Temporarily frustrated at not doing music, it wasn't much later that F.O.E. found another outlet to release his pent-up creativity and hooked up with a longtime friend, producer 800 the Jewel. They put out a promo CD in 2003, and, caught up in the momentum of actually putting out music, F.O.E. released another project around 2005 with Joe Thunder, titled Drama King. He followed that one up with King of the Mountain in 2008, which was his first real solo venture, featuring all original music. A coming-out party of sorts, King of the Mountain helped introduce him to an entirely new audience.
"I sat down with myself and noticed I was dealing with the same circles I had been dealing with my whole life," he says. "I had to start working with other people, and once I branched out, it helped me out. I had to stop just performing at the Crystal Ball and places like that."
Impassioned by his buzz, he quickly released Return of the Drama King earlier this year, capitalizing on his newfound exposure. Now, with The Format, his latest effort, F.O.E. has come full circle, both personally and musically. "I'm letting people know that I'm musical with this project," he contends. "The beats are so different from what I'm used to that I had to use a different approach. I'm letting people see a different side of me."
Flexing his pen game, F.O.E. gives listeners a glimpse into the complex simplicity that makes up his sound and vision. From the relationship-driven "Brand New," about a guy who falls in love with an aloof woman and eventually stalks her, to "Heartbeat," which he declares is his "ballad to music," the album exposes a side of F.O.E. that fans haven't had a chance to see. Nevertheless, he's confident that they'll get where he's going.
"A lot of artists aren't paying attention to the actual music they're putting out," he says, clearly annoyed. "They just want to make that one hit that's going to make the club crack or get people dancing. I don't even listen to music anymore; it sucks to me."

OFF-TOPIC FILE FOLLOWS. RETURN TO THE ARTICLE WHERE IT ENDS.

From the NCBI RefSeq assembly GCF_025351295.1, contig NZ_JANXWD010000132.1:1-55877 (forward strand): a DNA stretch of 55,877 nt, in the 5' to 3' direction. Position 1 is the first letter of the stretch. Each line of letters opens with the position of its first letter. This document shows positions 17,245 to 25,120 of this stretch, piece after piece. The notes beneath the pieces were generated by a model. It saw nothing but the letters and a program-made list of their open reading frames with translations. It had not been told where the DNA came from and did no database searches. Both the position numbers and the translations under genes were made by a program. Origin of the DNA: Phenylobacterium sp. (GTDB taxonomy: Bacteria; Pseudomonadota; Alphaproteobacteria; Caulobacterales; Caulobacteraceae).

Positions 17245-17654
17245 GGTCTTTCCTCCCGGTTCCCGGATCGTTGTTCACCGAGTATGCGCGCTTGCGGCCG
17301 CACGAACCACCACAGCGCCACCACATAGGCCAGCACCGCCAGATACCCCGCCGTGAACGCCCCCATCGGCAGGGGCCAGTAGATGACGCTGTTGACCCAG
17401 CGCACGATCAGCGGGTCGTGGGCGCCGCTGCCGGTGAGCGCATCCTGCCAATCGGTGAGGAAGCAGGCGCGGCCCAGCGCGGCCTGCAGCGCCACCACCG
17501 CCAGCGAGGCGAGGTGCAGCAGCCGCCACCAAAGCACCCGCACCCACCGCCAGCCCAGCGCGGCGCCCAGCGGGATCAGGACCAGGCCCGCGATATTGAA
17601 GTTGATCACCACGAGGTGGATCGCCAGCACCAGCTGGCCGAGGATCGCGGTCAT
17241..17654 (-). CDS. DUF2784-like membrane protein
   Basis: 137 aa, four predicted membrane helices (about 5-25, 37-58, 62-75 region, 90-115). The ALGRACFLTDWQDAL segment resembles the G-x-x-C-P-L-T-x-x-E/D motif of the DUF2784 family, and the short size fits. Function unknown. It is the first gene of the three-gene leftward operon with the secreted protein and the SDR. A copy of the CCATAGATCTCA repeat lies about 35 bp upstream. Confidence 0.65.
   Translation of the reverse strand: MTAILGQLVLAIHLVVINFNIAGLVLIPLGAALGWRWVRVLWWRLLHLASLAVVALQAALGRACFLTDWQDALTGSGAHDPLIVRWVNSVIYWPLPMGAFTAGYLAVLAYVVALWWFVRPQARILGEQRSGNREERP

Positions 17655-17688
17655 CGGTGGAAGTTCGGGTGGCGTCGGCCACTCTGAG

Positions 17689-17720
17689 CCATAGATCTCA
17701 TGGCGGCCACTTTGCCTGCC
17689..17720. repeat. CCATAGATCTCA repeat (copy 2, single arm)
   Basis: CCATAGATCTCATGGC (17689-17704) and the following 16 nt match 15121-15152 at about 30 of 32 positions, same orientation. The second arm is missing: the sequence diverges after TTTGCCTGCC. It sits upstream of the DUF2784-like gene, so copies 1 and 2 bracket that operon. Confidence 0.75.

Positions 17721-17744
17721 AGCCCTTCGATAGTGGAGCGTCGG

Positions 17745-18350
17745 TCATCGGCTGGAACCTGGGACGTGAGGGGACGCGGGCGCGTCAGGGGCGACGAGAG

Instead of complaining, he's determined to do something about the void, no matter what urban radio says, or plays. "There are plenty of radios in the world," he shrugs, adding that he doesn't understand why local artists only focus on Denver radio. "If we're not getting bumped in Denver, it doesn't mean we can't get bumped in Atlanta, or New York, or Springs."
At the end of the day, he's all about realizing his worldwide vision by any means necessary. "I just want to perform and get out to the masses as much as I can," he offers. "That's my idea of success. I want to perform everywhere."
Rock star, indeed.
Keep Westword Free... Since we started Westword, it has been defined as the free, independent voice of Denver, and we would like to keep it that way. Offering our readers free access to incisive coverage of local news, food and culture. Producing stories on everything from political scandals to the hottest new bands, with gutsy reporting, stylish writing, and staffers who've won everything from the Society of Professional Journalists' Sigma Delta Chi feature-writing award to the Casey Medal for Meritorious Journalism. But with local journalism's existence under siege and advertising revenue setbacks having a larger impact, it is important now more than ever for us to rally support behind funding our local journalism. You can help by participating in our "I Support" membership program, allowing us to keep covering Denver with no paywalls.